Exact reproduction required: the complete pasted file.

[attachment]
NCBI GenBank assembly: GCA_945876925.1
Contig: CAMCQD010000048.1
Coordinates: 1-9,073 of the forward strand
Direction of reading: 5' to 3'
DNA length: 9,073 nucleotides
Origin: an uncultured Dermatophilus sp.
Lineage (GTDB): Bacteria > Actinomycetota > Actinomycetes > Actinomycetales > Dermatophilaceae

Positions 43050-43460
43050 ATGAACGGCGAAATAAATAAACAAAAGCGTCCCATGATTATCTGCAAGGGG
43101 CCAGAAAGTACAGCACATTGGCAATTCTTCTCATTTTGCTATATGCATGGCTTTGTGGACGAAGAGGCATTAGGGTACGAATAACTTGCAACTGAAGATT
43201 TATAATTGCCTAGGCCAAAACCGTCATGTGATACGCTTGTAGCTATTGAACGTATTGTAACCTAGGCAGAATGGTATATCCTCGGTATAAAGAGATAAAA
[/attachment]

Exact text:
NCBI GenBank assembly: GCA_945876925.1
Contig: CAMCQD010000048.1
Coordinates: 1-9,073 of the forward strand
Direction of reading: 5' to 3'
DNA length: 9,073 nucleotides
Origin: an uncultured Dermatophilus sp.
Lineage (GTDB): Bacteria > Actinomycetota > Actinomycetes > Actinomycetales > Dermatophilaceae

Positions 43050-43460
43050 ATGAACGGCGAAATAAATAAACAAAAGCGTCCCATGATTATCTGCAAGGGG
43101 CCAGAAAGTACAGCACATTGGCAATTCTTCTCATTTTGCTATATGCATGGCTTTGTGGACGAAGAGGCATTAGGGTACGAATAACTTGCAACTGAAGATT
43201 TATAATTGCCTAGGCCAAAACCGTCATGTGATACGCTTGTAGCTATTGAACGTATTGTAACCTAGGCAGAATGGTATATCCTCGGTATAAAGAGATAAAA